Despite putative effects of the adiponectin receptors on tissue adiponectin activity, we found no evidence that tSNPs in ADIPOQ, or ADIPOR1/R2 were associated with either insulin resistance, or MetS. This supports the findings of two other studies [5,33]. However, we did find a significant association between the allele score of the top nine SNPs and T2D in the case–control study without adjusting for adiponectin levels. Multi-SNP genotypic risk score for adiponectin-decreasing alleles has been associated with BMI, WHR, fasting insulin, HOMA-IR, 2-hour post OGTT glucose, T2D, triglycerides and HDL-cholesterol [31]. In the current study a post-hoc analysis revealed that adjusting for adiponectin levels strengthened the association with 3 independent SNPs, rs12637534, rs16861209, rs17366568 and T2D. The strengthening of this association provides strong evidence that the genetic determinants of adiponectin levels are shared with T2D using a Mendelian randomisation approach [13].

There have been numerous studies investigating the association of adiponectin gene and related polymorphisms with T2D. Two recent large meta-analyses showed that the G vs C allele of rs266729 might be a risk factor for T2D [42,43], while the rs17300539 A allele was shown to be a risk factor only in European Caucasians [43]. The latter SNP is in complete LD with rs16861209 that we have identified in our Caucasian populations.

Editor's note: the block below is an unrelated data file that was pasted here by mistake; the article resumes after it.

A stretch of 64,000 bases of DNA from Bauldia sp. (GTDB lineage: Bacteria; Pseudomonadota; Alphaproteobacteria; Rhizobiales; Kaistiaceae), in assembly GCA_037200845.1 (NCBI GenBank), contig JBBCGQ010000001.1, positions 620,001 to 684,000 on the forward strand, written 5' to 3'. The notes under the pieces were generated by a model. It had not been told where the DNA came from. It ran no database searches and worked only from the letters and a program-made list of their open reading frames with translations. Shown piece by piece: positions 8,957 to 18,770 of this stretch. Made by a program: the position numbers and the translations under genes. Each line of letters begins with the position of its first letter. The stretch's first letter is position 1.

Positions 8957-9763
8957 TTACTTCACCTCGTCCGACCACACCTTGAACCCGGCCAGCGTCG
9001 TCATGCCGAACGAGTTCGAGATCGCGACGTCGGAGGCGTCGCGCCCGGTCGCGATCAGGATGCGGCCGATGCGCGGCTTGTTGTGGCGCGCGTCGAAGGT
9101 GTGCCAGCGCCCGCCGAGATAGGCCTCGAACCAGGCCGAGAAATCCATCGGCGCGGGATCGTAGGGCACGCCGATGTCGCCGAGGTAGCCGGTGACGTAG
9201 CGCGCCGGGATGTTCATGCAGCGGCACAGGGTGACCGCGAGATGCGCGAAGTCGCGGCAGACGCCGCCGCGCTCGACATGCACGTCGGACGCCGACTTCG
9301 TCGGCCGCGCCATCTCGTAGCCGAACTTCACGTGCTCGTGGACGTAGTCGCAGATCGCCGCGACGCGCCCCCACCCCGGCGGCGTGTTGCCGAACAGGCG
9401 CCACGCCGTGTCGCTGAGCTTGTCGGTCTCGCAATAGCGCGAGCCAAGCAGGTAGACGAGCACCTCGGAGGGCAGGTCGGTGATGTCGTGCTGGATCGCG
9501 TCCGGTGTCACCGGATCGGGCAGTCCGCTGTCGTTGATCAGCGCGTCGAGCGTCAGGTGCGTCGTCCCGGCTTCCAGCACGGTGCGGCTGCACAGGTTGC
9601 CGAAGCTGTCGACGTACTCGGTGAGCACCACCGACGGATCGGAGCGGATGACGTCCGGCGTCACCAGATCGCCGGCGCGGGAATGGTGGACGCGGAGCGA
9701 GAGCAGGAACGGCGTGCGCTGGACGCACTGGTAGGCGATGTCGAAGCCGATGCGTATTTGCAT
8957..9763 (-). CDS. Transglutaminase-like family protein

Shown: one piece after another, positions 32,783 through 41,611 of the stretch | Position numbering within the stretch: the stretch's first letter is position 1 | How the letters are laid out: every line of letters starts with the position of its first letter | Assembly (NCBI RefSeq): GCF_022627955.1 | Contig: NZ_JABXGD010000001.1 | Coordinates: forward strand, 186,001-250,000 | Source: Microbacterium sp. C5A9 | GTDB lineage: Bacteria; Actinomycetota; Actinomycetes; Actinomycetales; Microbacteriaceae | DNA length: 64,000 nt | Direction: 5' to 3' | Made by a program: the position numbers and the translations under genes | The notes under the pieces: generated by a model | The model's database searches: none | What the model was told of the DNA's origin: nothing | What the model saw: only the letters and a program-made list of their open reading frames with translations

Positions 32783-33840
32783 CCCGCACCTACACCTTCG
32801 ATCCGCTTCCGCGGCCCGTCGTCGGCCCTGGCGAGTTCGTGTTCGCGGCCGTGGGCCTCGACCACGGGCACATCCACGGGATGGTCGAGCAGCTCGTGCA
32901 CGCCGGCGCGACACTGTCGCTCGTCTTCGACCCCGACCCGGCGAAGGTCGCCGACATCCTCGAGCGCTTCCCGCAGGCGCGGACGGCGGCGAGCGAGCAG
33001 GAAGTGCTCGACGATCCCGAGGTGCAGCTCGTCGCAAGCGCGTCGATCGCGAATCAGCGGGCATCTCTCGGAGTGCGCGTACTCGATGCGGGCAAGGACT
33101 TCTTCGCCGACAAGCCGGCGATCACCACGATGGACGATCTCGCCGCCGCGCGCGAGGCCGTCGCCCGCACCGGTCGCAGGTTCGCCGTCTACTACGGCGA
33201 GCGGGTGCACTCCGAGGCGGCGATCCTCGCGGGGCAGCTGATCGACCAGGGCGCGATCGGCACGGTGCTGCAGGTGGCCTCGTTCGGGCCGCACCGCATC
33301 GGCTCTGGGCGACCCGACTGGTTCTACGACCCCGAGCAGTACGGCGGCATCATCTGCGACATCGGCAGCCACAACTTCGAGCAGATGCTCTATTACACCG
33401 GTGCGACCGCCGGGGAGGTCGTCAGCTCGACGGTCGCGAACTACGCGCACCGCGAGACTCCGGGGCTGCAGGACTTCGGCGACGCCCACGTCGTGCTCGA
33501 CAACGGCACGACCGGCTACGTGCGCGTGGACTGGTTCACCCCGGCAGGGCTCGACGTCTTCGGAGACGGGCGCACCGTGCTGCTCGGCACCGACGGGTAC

The limitations of this study include the use of a single baseline serum adiponectin measurement which may not fully characterise long-term adiponectin exposure and effects. Nevertheless, other prospective studies that analysed repeated serum adiponectin measurements, on average one year apart, reported high intra-class correlations above 0.71 [35,44], indicating high reproducibility of serum adiponectin levels. In the present study, total serum adiponectin levels were measured, whereas recent evidence suggests that the high molecular-weight form of adiponectin, rather than the low molecular-weight forms, may be the bioactive protein [45].